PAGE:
I’m currently not completely convinced that these “direct air capture” systems that remove carbon dioxide from the atmosphere are very practical. Technically they can certainly work, but the capital and operating costs are probably substantial, compared to the amount of CO2 you recover. However, if they do become widespread (as the linked article suggests), that will keep a lot of chemical engineers busy. And mechanical and electrical engineers too! And civil engineers during the construction phase.
Everyone is familiar with the idea of a “budget”. It’s the amount you can afford to spend or allocate on certain things. Once it’s all spent, that’s about it unless you overspend and are prepared to face the consequences like debt or bankruptcy.
The Paris Climate Accord seeks to limit global average temperature rise to 2°C, or even better 1.5°C (it’s already risen about 1°C). One way of looking at it is to estimate (from the physics of climate) how much more carbon dioxide we can afford to emit into the atmosphere. That’s our “carbon budget”, and if we overspend this budget the laws of physics will make it impossible to keep the temperature rise below our desired target.
One research institute in Germany has created a nice carbon budget clock. It shows, based on the remaining budget and the rate of “spending” (i.e. emissions), how much time we have left until the temperature target becomes an impossibility. Here is a recent screen-shot of the countdown clock (click on the link for a live version).
Unfortunately, there is less than 9 years until we blow the 1.5°C budget. This doesn’t mean the global average temperature rise will suddenly jump to 1.5°C, but it means that it will eventually rise that high and there is essentially nothing that will stop it. Like with gravity, the laws of climate physics can’t be broken. However, if we can slow down the spending (emissions), we can stretch our budget out over a longer time. So far that hasn’t been happening, as seen below in the emissions graph from the past 20 years.
Engineers and others have the knowledge and ideas to reduce the carbon emissions rate. We just need the collective societal will and government leadership to do so. Hopefully well before the carbon budget is already spent, because it will take time. Here is a rough estimate of where the temperature is heading over the next couple of decades based on current rates.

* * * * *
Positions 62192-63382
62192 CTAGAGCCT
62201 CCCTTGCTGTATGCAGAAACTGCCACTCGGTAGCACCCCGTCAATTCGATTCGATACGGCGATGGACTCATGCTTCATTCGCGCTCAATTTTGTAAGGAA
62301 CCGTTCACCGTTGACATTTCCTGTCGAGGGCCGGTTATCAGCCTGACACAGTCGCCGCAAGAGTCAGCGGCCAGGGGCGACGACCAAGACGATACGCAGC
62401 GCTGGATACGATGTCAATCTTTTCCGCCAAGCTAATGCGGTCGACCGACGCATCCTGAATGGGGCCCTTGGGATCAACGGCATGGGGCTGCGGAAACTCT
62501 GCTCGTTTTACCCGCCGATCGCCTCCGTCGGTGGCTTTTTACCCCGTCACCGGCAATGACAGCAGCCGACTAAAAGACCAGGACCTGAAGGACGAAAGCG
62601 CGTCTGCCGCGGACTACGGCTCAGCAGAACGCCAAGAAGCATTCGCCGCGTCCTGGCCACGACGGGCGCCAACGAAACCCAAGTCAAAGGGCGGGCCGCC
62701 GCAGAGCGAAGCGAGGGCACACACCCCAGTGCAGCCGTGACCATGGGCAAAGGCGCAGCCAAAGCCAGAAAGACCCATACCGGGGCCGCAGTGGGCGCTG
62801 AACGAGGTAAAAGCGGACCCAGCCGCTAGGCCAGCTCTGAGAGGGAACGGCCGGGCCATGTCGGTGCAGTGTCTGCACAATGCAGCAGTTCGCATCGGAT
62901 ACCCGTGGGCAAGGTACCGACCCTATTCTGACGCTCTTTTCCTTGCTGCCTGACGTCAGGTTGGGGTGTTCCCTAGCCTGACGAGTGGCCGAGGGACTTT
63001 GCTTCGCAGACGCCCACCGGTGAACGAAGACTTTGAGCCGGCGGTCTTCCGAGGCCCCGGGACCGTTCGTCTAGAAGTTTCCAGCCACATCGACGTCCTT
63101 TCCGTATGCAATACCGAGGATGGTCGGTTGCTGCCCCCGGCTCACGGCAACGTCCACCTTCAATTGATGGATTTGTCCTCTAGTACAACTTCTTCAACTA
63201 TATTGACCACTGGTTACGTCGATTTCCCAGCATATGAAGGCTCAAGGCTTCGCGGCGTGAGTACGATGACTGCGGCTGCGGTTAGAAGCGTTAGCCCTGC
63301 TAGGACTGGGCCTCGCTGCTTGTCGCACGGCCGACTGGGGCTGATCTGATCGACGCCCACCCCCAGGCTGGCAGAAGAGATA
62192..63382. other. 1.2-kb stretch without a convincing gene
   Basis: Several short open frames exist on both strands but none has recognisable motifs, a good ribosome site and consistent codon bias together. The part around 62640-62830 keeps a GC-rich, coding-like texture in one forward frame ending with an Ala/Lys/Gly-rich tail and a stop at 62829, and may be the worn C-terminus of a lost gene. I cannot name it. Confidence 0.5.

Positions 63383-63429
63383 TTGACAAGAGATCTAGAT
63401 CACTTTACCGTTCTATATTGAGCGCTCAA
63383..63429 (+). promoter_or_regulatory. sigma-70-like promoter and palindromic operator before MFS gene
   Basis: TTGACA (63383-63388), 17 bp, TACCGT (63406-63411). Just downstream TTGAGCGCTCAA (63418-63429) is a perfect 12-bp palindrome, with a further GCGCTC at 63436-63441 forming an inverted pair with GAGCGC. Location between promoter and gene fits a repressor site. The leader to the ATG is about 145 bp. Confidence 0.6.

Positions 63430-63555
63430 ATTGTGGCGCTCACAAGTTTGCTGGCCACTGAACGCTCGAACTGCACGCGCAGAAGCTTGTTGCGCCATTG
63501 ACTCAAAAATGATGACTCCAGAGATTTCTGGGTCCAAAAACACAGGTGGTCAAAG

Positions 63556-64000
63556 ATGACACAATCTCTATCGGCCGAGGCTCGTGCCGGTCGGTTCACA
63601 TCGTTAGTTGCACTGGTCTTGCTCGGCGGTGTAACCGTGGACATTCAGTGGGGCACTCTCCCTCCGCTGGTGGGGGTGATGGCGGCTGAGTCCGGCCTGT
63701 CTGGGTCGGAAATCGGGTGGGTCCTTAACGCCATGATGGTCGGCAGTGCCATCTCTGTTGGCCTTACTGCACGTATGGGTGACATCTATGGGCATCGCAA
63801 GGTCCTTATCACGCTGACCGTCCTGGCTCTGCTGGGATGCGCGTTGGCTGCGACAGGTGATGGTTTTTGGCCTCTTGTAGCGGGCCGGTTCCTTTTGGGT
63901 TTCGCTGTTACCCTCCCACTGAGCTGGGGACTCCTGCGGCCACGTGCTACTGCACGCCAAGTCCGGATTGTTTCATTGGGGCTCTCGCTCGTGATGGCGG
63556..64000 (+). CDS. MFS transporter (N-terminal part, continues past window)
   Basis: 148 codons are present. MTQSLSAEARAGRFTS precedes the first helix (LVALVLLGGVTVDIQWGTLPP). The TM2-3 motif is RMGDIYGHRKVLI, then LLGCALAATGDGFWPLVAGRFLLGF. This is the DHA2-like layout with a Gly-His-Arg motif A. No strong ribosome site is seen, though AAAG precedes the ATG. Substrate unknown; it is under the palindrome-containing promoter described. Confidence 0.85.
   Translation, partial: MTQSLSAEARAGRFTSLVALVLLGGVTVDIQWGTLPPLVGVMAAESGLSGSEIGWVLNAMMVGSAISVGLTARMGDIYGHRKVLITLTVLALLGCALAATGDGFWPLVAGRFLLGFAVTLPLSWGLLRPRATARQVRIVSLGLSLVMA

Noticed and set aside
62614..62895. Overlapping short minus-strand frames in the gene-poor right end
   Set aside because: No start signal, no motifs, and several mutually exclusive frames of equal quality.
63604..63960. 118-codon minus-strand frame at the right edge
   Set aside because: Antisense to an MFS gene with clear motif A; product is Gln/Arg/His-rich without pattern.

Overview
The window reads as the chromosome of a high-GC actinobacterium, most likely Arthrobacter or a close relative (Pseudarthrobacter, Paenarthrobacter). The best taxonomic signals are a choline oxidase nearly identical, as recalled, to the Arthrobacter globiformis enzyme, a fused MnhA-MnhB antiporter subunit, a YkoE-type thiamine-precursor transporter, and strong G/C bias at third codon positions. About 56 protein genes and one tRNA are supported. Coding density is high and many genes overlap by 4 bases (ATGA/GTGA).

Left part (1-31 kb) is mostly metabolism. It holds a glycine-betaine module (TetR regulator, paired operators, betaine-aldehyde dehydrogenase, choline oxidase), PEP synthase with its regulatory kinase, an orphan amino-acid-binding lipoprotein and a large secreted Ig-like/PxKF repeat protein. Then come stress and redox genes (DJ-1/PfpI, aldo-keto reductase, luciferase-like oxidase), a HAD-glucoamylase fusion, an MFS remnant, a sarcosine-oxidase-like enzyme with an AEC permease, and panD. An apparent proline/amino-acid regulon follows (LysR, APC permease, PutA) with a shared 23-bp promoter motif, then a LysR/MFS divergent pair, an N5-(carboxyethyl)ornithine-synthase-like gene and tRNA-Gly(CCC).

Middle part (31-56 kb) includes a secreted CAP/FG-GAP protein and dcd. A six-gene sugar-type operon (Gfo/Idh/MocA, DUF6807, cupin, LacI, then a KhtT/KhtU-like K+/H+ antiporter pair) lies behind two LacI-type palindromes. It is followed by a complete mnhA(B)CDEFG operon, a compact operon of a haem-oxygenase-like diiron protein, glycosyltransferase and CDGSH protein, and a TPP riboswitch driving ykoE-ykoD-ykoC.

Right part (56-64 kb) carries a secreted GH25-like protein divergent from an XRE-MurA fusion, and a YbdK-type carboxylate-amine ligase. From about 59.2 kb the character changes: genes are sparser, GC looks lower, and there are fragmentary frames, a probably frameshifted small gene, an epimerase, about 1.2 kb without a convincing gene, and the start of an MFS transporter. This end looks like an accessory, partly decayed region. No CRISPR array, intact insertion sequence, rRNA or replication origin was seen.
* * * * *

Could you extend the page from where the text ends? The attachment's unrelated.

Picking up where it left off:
It looks like we will reach 1.5°C around 2040, and 2°C around 2060, unless emission rates drop significantly and soon. That won’t stop the rise, only delay it somewhat. Achieving net-zero emissions is the only way to stop the rise. Unfortunately with the current leaders (and prospective leaders) in Canada and around the world the hope for emissions reductions seems dim. So, prepare for the continuing consequences.
The latest university ranking scheme is one from Times Higher Education (THE) and their University Impact Rankings for 2019. This new ranking is based on the 17 UN Sustainable Development Goals and how well each university contributes towards meeting those goals. According to a news summary, Waterloo does particularly well on 4 of the goals, namely Partnership for the Goals, Sustainable Cities and Communities, Climate Action, and Reduced Inequalities.
Overall, Canadian universities score well in these sustainability rankings, with McMaster #2, UBC tied for #3, University of Montreal tied for #7, York #26, and Toronto #31. McGill comes in somewhere in the 101-200 range. I haven’t spent any time looking at the details yet, so I’m not sure what contributes to some of these rankings.
A lot of the “top” US universities didn’t participate in these rankings, so it’s hard to make many comparisons. The top 3 ranked US colleges in these rankings were U of North Carolina at Chapel Hill at #24, Arizona State at #35, and U Maryland Baltimore County at #62. I’m aware of these places because they have strong STEM programs and research activities, but most Canadians probably aren’t aware of them. Perhaps next year more US colleges will participate.
In general, sustainable development is an important goal and increasingly a part of engineering education and practice. Engineers Canada, the body responsible for accreditation of engineering education in Canada (among other things), has a national guideline on sustainable development for professional engineers published in 2016. Various bits and pieces of this are already built into our curriculum for chemical engineers (and I assume in other disciplines), but there are further improvements we continue to work towards.